On December 7, 2022, USCG Cutter Doyle assisted SV Watoosh with diesel fuel and is escorting the SV to Salinas, Puerto Rico.
SV Watoosh with Lonnie and Rita aboard was on passage from Curacao to Puerto Rico. They left Curacao on December 1, 2022. They are OK at this time. USCG appreciates the response and assistance from the cruising community.
The Ship “Sider Colombia” also assisted.
The cruising community appreciates USCG San Juan and Cutter Doyle for all their assistance with cruising boats in the Caribbean. Bravo Zulu and thank you for your service.
An Account of Facebook of the events
Watoosh finally made Puerto Rico last night. Much like the Minnow of Gilligan’s Island fame, it was a journey without end or so it seemed. We left last Thursday for around 380 NM passage from Curacao to Puerto Rico. A trip we made last year. After sailing 672 NM while battling 10 to 12-foot waves with occasional much higher waves, we found ourselves out of fuel, with a seasick Captain who couldn’t eat or drink for 5.5 days straight, and a first mate with a wrenched back due to two falls in the rough conditions.
A darn Northerly wind set up a force field not allowing us to get within 150 miles of PR. We sailed an entire day close-hauled tacking multiple times to make a single mile towards PR. On one leg we are on our way to Haiti and the next to Martinique.
Watoosh’s crew of exhausted beaten and battered sailors reached out to a passing freighter for help. The ‘Sider Columbia’ stopped and tried desperately to pass us some fuel but the rough sea conditions prevented a safe transfer. At our request, they called the Coast Guard and babysat us for 8 hours before the Coast Guard arrived.
The Coast Guard ‘Cutter Joseph Doyle’ arrived on the scene the next morning and made three trips over to supply us with diesel fuel; all told, this came to 92 gallons. They did a comprehensive safety inspection and our only fault was our rear running light wasn’t lighting up; considering the huge seas, this wasn’t too bad given it worked before we left.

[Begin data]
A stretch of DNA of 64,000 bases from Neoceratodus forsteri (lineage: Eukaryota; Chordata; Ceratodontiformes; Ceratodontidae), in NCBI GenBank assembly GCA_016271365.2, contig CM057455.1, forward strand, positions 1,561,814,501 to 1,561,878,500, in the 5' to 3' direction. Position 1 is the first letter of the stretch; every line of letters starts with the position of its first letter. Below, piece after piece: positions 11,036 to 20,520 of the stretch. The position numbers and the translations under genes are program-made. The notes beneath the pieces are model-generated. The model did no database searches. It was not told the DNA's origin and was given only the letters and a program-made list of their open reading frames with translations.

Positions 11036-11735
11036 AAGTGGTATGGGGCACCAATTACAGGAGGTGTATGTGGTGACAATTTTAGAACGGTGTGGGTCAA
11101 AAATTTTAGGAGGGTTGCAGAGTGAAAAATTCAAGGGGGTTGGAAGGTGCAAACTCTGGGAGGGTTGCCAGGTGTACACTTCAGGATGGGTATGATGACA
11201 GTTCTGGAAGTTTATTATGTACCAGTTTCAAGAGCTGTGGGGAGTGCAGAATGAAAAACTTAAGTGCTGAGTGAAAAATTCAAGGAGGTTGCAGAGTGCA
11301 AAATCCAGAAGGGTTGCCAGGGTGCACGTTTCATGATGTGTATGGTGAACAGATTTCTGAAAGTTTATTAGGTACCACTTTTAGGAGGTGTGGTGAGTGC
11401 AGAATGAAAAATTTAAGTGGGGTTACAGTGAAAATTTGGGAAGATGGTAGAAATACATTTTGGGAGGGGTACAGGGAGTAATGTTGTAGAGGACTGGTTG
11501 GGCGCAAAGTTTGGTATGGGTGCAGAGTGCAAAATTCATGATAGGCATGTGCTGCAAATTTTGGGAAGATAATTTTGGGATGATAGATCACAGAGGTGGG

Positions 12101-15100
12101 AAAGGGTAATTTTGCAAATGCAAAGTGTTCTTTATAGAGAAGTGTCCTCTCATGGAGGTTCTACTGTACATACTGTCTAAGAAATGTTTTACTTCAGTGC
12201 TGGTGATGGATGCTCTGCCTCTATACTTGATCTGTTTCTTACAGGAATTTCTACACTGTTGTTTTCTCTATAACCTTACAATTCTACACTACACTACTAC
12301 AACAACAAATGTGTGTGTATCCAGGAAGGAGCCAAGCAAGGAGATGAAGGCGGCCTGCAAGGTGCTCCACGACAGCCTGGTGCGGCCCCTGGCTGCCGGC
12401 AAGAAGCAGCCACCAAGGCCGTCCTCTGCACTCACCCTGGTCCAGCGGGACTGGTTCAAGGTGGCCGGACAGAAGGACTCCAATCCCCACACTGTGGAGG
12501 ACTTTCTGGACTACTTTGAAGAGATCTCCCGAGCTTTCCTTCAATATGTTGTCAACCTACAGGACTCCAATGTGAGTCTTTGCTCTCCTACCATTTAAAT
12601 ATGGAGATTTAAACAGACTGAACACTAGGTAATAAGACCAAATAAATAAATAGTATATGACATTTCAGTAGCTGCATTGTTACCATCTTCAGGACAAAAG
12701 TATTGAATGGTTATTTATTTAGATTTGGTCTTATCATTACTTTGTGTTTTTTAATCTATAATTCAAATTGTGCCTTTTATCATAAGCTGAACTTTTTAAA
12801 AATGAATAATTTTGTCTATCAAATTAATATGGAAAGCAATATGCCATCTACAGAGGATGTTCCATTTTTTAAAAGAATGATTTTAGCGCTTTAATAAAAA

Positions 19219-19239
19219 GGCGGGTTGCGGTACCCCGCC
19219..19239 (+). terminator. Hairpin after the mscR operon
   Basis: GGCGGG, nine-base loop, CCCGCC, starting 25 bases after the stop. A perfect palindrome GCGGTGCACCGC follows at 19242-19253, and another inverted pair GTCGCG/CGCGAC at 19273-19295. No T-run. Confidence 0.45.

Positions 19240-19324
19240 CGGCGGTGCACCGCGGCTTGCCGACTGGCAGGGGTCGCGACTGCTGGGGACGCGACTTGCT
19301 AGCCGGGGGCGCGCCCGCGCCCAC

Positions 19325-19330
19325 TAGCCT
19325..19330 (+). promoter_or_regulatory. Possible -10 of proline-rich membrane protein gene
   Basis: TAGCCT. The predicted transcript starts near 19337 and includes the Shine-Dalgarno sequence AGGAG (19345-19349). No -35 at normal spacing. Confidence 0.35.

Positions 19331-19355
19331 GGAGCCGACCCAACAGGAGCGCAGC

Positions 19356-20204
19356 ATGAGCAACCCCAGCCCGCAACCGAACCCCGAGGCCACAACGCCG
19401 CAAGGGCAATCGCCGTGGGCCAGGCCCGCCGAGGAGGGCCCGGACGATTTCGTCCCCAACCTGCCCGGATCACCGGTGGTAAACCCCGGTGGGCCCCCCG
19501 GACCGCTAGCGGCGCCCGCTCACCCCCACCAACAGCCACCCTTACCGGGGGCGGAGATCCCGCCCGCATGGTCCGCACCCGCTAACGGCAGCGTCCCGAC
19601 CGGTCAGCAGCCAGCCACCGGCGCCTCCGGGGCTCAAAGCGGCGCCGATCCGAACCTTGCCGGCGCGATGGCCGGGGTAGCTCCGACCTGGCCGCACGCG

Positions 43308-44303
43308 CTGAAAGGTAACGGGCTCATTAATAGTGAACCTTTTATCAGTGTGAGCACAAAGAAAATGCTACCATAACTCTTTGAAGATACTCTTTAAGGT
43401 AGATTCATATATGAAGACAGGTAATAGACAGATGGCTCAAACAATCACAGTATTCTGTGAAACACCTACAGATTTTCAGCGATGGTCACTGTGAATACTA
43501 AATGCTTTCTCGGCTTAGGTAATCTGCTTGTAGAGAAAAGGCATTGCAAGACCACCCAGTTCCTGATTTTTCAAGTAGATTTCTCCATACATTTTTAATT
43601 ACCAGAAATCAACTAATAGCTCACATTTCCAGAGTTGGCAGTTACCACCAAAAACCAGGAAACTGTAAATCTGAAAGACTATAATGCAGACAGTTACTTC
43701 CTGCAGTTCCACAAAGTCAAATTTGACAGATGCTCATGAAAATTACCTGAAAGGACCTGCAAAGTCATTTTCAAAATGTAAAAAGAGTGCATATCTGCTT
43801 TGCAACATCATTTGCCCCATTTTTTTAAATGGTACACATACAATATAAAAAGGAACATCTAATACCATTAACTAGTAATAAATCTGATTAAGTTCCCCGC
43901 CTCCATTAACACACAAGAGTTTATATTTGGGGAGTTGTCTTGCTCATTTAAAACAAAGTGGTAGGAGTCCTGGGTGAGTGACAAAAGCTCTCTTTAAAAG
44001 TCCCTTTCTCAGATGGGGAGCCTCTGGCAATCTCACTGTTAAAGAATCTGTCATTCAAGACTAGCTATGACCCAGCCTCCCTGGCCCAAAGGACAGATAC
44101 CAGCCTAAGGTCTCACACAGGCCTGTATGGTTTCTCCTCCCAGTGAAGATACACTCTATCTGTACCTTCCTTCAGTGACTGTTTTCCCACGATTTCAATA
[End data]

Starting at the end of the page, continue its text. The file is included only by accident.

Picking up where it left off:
Now full of fuel, I tried to bleed the air out of lines that would allow the engine to restart. No luck, the engine wouldn’t start. Captain Chuck sent over two of his engineers to help get us going. They changed both our fuel filter and water separator filter and still no joy on the motor. A tow was arranged and after our tether line was attached (no small feat given the sea conditions) we were off to Puerto Rico, a distance of 150 NM at 6 knots per hour.
With just 5 miles to go, the Cutter handed us over to the local Coast Guard Auxillary and Captain Jerry Ramos. A new tether was attached and Captain Jerry got us safely into the dock at the Ramos Family Compound.
We left at 8:30 Thursday morning and arrived at 5:45 PM Wednesday night, approximately 177 hours. We made the same trip last year in 54.5 hours.
Our new friends on the Joseph Doyle invited us to family and friends day Saturday. We have arranged travel to the harbor in San Juan and are looking forward to a ride on the cutter.
At no time did we feel life threatened but frankly, we just wore out. A storm stalled in the Atlantic which caused an unexpected wind shift from a favorably Eastern direction to a straight North direction, our direction of travel. All year the wind has been out of the East, which would have made an easy ride except for the waves. The winds were manageable but the waves coming into the Caribbean Basin right now are causing warnings from most of the islands. Our weather window before we left turned out to be much different than the forecast.
Today my friend Jason came over and methodically taught me how to bleed all the lines and once we got the air out of the fuel system, the engine fired right up.
We hardly ate anything on the trip and are dehydrated. We passed through multiple squalls so being wet from waves and rain was pretty much a given.
All the help and coordination by the Coast Guard and the Ramos family can’t be put into words how grateful we are for all that was done on our behalf. We are also grateful to all our friends who were following our progress or lack thereof with growing concern. We are now safely at the dock but still bruised and battered.
I also want to thank Watoosh’s Captain Rita who hung in there remaining positive and confident things would work out while being seasick, tired, and wet for an entire week. I married a special girl, there is no doubt about that.